James Drake, City of Tells, 2002–04

Interview: James Drake, Strange Beauty Walked In

I first wrote about James Drake for a catalog essay accompanying his 2005 City of Tells show at SITE Santa Fe. His monumental charcoal drawing, City of Tells, combines into a scroll-like mural the manners of Drakes closest friends, who include the artist Bruce Nauman, the Nobel laureate in physics Murray Gell-Mann, writers dead and alive, family members and vast deserts. All unfold in a sweepstakes of time memory and legacy named for a poker play, in a room centered by a fancy set table writhing with a snake.

Strange beauty walked in.
That wild hogs and birds and reptiles make up critical living elements of James Drakes ark of curiosities is really perfectly natural. If not presented in charcoal drawings, which the artist now is creating as multiple-panel works in series, they are seen in video. Drakes work has alternated between those two forms for 35 years.

When Talking Pictures opens at SITE Santa Fe October 10th, Drakes 1996 video Tongue-Cut Sparrows will be screened adjacent to an older work, Exit Juarez, that he made 30 years ago but has never before shown.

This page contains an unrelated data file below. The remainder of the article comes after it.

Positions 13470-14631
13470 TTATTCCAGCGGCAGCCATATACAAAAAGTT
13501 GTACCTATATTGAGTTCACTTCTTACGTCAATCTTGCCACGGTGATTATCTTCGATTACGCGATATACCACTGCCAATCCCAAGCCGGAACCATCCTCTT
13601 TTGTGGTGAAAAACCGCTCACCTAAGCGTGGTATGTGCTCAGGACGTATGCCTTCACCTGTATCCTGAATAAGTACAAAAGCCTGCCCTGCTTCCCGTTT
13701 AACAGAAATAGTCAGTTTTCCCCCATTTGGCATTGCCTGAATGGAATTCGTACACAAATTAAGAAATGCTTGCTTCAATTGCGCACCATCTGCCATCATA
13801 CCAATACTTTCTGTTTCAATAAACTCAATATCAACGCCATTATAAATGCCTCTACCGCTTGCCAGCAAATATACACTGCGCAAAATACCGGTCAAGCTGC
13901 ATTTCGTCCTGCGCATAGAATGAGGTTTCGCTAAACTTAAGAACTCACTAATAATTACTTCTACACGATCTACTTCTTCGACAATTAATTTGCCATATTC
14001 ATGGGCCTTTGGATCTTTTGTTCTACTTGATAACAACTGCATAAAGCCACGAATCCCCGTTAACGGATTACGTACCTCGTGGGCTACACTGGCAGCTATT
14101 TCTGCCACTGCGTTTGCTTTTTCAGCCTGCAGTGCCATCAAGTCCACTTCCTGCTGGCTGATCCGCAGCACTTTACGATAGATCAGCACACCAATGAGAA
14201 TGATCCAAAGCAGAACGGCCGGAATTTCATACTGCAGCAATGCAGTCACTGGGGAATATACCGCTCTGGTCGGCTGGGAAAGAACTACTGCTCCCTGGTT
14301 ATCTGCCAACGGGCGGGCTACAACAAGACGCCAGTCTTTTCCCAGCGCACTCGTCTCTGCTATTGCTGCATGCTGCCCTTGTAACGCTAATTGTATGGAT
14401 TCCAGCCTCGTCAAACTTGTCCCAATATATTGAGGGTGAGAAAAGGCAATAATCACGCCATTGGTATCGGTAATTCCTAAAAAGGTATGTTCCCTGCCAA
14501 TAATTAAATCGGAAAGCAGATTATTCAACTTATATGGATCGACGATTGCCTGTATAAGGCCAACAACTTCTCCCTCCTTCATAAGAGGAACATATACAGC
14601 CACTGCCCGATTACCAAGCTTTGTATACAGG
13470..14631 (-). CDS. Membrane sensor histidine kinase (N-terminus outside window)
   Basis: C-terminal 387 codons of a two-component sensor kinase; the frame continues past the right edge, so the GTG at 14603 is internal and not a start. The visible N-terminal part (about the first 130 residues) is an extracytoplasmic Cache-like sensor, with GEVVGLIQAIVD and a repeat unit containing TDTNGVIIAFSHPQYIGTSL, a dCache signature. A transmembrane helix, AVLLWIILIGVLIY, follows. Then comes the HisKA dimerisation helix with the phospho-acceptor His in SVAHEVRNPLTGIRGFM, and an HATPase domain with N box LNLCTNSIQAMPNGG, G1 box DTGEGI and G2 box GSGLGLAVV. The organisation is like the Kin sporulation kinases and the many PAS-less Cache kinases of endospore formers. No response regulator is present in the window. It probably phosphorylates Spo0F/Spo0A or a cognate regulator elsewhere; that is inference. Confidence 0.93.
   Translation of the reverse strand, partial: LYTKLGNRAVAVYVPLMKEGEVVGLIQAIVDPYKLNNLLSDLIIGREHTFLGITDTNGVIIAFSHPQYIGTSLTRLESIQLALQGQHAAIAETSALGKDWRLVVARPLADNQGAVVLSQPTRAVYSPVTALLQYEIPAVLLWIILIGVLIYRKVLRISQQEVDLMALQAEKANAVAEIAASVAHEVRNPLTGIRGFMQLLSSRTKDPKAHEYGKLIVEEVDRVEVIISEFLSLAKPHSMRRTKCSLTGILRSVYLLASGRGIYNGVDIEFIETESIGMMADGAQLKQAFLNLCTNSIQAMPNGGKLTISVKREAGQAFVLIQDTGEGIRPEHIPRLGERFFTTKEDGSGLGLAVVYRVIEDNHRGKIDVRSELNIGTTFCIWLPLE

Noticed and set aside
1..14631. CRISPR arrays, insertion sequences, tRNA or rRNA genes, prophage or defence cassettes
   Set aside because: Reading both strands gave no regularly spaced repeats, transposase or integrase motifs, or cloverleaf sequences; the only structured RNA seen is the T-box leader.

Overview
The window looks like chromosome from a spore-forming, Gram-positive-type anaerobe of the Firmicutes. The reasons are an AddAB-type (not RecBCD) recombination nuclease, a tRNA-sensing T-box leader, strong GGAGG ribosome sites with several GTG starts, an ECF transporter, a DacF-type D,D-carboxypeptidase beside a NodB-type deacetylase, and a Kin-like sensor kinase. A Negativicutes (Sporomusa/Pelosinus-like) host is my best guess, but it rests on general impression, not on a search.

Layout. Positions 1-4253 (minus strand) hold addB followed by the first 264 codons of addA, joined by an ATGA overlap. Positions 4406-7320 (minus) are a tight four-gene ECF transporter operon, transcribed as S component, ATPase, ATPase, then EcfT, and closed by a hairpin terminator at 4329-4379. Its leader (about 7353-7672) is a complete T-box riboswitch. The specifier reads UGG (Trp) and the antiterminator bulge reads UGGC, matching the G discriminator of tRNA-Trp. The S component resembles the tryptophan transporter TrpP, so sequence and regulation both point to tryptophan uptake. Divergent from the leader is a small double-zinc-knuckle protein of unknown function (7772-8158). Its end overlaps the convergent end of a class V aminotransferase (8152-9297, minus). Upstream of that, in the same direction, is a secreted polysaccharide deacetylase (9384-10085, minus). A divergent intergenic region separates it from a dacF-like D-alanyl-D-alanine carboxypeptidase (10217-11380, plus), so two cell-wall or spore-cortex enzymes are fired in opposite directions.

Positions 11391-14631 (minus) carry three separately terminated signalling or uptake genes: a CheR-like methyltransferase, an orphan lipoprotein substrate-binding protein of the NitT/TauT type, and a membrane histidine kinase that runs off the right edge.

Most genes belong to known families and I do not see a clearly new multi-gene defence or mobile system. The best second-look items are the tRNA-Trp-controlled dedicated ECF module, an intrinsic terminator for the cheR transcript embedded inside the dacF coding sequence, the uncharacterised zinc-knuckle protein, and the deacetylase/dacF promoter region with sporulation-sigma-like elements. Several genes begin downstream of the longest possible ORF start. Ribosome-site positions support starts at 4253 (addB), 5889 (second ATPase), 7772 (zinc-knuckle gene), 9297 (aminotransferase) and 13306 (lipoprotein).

Also in this show, Bruce Nauman exhibits World Peace, first being seen in the US (on loan from Germany) after a decade. Up, too, are video works by Nic Nicosia, a photographer and video artist also living in Santa Fe. Diller & Scofidio and Stephen Dean; as well as Tri-Christus, a light sculpture by Jamaican-born Brooklyn dweller Nadine Robinson.

For Tongue-Cut Sparrows, Drake in 1996 observed the somber pageant of women hand-signaling a sign language to their men, inside of an El Paso prison, while the women stood outside. He showed this video at the 2007 Venice Biennale, as part of the US pavilion curated by Robert Storr. He explained in my video interview with him that he asked them to sign poetry for the video. Some picked Lorca; the title comes from a poem by Albuquerque poet Jimmy Santiago Baca.

The womens gestures, their faces upturned like cinematic ecstatics, express a meaningful yet oblique division between onlooker and participant, between those at the edge of a society that is already itself at the border of the literal most dangerous place on earth. (Juarez, noted Drake, has endured more than 3000 murders so far this year, giving it that deathly distinction.)

Although no drawings are seen in the SITE Santa Fe show, Drake has just completed a 24-panel charcoal drawing based on Tongue-Cut Sparrows (featured in the video interview shown with this post).

Top photo:  James Drake, City of Tells, 2002″“04 Charcoal on paper 12 x 32 feet
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